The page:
we are all on a roller coaster ride, riding blind never knowing where the highs and lows are.

  5. #15
    Experienced User
    Join Date
    Sep 2017
    Really appreciate you providing this update! And very happy to hear your cancer isn't refractory--a good sign that double hit can be hit right back. My SUVs went from 9.3 (" at innumerable sights" in my mesentery, mediastinum, retroperitoneal, left shoulder) down to zero. So going from a 27 down to a 4 is huge, and I look forward to hearing about the knockout punch that finishes the count for this cancer.

    Good job keeping up those walks--I kept at it until about round 4 RCHOP before I started slowing down. By round 6 I had a long period where I couldn't do more than a loop around the block. And my treatment wasn't nearly as strong as yours. Still, for what it's worth, my chemo ended Nov 30 2017 and I climbed to the summit of Mount Rainier last month--and just returned from a 5 day backpacking trip in the Olympic Mountains. I feel back to normal and you will too very soon.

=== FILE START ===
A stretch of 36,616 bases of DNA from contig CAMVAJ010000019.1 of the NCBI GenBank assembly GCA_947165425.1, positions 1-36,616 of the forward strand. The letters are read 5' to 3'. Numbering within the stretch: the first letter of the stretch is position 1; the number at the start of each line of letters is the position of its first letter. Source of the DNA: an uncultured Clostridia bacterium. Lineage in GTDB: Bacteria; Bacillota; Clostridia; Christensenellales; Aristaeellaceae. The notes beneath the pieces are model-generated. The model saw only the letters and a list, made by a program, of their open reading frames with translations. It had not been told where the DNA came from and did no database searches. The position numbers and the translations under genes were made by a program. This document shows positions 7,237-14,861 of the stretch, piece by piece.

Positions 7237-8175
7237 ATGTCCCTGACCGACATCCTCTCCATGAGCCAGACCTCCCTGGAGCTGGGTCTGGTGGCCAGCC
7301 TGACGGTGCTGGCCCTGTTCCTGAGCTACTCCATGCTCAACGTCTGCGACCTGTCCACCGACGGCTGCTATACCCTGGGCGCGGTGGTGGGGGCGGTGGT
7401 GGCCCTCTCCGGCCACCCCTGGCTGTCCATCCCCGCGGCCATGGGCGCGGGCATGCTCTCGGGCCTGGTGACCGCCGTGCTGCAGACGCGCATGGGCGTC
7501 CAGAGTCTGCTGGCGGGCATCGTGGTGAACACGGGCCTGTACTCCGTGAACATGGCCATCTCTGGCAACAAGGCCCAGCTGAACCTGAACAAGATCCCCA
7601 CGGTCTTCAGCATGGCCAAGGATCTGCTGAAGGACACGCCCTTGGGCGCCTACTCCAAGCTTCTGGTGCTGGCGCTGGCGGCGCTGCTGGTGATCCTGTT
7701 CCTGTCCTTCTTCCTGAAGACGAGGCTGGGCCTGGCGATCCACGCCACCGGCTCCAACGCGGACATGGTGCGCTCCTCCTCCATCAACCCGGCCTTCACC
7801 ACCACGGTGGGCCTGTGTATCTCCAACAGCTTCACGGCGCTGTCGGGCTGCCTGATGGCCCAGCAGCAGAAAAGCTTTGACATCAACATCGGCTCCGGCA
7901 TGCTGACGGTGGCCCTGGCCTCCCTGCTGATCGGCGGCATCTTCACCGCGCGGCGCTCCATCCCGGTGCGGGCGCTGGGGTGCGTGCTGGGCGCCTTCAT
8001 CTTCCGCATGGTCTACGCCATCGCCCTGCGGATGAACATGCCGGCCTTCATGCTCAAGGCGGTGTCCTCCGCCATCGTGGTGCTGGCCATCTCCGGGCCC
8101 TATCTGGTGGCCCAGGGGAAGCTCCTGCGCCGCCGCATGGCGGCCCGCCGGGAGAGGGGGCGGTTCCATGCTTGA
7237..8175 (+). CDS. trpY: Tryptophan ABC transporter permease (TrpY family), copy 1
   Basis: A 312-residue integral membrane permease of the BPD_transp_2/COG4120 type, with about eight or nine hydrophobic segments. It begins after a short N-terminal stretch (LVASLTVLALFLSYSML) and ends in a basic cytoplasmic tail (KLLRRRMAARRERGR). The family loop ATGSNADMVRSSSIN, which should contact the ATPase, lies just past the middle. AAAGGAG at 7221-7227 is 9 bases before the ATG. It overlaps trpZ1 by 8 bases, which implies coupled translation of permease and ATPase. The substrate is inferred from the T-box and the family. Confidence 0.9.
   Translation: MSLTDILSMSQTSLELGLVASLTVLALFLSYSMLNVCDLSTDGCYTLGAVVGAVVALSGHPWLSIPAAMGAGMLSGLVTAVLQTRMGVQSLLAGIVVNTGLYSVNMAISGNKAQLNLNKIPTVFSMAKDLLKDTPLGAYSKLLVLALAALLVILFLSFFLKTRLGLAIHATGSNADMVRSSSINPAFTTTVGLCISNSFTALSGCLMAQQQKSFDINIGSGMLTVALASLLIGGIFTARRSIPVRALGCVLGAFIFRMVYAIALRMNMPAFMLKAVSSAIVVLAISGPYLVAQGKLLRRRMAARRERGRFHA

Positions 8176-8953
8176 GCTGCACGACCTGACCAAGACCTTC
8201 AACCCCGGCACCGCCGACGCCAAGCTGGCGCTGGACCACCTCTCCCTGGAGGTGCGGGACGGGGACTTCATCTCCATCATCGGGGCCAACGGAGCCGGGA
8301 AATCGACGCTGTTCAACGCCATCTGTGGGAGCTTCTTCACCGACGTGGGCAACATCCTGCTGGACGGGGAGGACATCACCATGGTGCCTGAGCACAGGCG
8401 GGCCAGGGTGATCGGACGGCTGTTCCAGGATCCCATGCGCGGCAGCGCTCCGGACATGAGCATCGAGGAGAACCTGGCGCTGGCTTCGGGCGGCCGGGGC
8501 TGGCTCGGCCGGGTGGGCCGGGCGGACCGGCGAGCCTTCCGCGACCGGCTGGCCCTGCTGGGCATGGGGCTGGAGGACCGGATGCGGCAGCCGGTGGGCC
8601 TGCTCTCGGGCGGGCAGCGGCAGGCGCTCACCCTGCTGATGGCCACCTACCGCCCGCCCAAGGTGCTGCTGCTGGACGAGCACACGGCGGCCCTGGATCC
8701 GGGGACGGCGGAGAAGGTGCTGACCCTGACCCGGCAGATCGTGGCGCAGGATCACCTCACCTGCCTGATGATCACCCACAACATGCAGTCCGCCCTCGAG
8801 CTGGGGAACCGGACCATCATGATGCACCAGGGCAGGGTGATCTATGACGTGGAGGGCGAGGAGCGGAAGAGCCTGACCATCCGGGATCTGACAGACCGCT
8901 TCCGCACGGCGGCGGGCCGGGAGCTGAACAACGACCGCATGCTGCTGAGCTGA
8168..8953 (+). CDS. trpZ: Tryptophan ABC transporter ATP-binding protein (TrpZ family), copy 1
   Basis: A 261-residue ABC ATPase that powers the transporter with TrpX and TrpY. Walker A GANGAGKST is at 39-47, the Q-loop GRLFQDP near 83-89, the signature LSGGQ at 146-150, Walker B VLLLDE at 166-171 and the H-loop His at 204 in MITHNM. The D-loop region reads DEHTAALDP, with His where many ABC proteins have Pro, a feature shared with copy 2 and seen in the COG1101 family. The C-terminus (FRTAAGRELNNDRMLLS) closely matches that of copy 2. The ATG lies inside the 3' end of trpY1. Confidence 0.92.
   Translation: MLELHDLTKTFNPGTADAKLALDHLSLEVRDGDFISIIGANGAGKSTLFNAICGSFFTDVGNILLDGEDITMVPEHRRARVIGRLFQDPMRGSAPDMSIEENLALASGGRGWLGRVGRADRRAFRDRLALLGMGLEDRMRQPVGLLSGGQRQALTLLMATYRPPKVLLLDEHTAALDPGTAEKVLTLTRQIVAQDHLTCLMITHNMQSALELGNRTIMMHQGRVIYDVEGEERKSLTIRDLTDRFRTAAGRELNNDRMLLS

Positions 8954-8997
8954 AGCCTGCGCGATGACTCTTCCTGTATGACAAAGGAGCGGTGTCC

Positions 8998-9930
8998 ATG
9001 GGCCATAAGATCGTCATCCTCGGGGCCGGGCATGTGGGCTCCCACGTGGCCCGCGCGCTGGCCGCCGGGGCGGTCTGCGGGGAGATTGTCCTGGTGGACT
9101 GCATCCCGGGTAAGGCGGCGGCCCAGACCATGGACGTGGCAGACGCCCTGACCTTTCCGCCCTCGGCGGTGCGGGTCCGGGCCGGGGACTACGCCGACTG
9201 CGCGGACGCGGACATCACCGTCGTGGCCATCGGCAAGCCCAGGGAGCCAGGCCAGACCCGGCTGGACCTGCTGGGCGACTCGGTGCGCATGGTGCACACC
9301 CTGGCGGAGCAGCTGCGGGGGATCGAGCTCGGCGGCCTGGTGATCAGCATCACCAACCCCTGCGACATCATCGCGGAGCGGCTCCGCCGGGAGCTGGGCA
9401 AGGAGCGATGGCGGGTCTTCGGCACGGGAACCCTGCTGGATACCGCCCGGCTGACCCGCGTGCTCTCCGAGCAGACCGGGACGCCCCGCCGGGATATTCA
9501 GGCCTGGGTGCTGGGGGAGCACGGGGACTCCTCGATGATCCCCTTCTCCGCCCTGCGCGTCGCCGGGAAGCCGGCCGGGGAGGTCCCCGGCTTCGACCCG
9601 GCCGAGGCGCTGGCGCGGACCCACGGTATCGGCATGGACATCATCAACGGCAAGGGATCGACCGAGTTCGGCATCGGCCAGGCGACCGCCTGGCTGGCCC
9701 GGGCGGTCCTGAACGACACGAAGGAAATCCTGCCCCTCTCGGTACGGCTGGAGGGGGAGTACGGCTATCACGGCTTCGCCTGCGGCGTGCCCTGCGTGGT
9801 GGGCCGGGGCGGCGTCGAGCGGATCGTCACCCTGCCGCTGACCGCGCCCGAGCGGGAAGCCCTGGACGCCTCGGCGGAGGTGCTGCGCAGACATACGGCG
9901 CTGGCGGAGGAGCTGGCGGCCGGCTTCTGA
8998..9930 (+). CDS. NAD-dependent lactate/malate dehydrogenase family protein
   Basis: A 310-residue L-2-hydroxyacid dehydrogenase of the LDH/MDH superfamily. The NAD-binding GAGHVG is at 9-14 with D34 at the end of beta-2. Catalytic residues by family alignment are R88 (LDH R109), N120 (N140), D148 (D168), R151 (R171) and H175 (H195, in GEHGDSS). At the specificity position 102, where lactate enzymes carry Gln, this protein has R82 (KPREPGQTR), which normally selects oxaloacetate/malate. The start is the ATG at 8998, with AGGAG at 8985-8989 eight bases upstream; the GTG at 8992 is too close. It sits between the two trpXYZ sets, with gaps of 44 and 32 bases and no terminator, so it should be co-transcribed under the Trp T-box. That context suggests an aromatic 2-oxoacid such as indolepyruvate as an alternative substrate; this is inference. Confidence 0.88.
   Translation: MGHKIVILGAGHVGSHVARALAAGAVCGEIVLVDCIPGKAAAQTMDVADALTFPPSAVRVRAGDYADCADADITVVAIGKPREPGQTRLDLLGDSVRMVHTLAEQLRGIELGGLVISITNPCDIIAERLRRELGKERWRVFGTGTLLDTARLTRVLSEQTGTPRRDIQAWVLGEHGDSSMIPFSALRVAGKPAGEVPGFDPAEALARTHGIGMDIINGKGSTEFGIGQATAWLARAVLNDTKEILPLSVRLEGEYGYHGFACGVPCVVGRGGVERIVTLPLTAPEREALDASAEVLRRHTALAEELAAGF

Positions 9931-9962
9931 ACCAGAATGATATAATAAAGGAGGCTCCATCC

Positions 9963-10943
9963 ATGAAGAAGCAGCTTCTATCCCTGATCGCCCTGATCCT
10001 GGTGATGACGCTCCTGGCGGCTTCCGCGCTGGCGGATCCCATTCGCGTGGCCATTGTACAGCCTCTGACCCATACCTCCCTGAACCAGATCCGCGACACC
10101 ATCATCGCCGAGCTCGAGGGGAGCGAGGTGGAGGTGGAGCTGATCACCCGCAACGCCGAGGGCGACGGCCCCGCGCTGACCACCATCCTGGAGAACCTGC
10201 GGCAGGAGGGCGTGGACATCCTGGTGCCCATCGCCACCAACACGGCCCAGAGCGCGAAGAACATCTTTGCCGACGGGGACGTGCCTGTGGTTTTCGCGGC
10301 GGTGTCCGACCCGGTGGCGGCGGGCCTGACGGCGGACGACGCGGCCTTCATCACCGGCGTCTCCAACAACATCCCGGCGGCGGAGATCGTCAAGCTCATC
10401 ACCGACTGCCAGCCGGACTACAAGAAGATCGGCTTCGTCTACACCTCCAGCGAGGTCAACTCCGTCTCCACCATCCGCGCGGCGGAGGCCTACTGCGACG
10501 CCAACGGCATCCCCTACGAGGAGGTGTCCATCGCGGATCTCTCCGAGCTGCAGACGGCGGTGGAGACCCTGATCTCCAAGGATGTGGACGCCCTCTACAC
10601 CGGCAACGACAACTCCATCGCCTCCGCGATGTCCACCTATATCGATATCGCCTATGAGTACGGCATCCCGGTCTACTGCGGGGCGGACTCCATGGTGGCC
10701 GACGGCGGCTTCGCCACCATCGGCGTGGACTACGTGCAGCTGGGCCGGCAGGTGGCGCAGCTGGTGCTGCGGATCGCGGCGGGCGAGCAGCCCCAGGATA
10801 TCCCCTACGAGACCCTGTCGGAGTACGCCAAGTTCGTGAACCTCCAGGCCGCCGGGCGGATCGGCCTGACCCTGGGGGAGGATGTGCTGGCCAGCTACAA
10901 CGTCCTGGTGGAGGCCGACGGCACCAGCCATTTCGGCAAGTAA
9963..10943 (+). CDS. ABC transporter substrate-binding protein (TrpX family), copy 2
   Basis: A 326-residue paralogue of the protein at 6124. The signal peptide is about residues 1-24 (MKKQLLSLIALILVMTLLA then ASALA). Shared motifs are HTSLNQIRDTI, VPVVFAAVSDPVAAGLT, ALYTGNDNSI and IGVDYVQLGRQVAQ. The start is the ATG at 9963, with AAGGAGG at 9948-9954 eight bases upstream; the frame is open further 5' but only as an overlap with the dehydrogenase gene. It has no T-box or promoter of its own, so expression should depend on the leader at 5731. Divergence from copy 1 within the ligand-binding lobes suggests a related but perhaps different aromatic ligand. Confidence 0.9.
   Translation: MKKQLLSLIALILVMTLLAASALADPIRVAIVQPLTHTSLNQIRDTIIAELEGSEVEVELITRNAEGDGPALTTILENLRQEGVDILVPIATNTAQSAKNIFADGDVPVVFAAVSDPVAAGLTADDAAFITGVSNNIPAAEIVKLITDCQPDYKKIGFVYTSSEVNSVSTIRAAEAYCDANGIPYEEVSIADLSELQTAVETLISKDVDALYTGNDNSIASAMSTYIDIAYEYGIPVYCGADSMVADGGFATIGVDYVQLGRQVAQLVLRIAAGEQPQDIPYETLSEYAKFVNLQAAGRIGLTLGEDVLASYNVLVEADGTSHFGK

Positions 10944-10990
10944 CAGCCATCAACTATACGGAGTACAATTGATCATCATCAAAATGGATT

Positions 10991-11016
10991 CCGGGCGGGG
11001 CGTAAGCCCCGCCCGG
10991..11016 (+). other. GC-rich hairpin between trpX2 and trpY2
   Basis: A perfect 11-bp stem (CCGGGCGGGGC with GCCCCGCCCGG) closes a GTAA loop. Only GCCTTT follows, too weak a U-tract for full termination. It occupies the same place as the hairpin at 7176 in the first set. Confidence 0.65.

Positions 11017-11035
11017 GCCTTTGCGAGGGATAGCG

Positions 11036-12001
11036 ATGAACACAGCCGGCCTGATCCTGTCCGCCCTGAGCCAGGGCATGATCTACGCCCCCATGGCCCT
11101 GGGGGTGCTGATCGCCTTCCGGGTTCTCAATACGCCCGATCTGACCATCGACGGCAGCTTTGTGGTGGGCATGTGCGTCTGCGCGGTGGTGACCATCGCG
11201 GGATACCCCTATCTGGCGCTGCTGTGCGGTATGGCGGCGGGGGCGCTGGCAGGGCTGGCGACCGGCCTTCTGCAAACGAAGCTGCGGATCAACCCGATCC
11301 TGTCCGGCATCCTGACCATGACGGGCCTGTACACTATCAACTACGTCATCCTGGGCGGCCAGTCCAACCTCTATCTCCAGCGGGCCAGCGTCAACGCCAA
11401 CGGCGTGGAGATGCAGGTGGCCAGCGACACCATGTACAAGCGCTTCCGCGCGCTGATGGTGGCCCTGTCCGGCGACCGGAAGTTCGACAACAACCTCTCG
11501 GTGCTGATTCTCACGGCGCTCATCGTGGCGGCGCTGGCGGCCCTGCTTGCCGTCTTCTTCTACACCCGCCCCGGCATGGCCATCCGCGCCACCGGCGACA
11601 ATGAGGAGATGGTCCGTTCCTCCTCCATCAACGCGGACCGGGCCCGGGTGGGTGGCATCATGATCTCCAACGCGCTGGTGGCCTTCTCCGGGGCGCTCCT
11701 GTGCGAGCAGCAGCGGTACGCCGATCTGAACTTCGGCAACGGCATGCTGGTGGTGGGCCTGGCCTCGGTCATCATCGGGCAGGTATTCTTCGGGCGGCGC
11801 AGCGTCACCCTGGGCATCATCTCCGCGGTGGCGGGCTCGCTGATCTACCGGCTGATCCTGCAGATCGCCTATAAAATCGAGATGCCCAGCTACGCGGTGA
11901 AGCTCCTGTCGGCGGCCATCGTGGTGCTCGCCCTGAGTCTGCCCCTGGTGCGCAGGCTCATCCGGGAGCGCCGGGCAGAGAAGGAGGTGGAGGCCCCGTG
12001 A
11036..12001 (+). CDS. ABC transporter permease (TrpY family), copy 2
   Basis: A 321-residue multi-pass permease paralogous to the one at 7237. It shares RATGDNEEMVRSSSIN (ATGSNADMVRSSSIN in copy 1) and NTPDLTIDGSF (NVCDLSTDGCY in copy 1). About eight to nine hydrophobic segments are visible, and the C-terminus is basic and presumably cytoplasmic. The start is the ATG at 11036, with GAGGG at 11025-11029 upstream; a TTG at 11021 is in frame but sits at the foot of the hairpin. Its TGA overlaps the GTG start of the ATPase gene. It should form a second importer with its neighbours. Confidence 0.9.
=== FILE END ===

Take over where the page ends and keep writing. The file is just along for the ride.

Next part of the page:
Re COBRA, unless your employer cancelled their insurance plan completely there is no reason you shouldn't be eligible to stay on it for up to 18 months--as long as you pay the full burden plus a 2% admin fee. For most this is a tall order as it can take your monthly premium into the $1000 - $1500 range. Still, you might only have a 45-day window to enroll.
    6/2017 - Fell of a ladder. Incidental finding
    7/2017 -CT shows "Innumerable" enlarged nodes up to 2.2cm in mesentery, retroperitoneal, mediastinum, SCV node. No symptoms blood work normal--including LDH.
    7/2017 - Biopsy confirms Lymphoma of Follicular center origin WHO 1-3a. Also some diffuse areas highly concerning for DLBCL.
    7/2017 - PET confirms Stage III. SUVs to 9.3. Bone marrow biopsy negative. Remain Stage III.
    8/2017 - Begin RCHOP 21. Neuts to zero after treatment. Neulasta moving fwd. Neuts rebound.
    10/2017 - Mid point CT shows treatment effective. RCHOP continues.
    11/30/17 - RCHOP concludes
    1/2018 - PET shows zero SUVs and complete response to treatment. Rituxan maintenance begins
    7/2018 - CT shows NED. New coronary artery calcification to be investigated.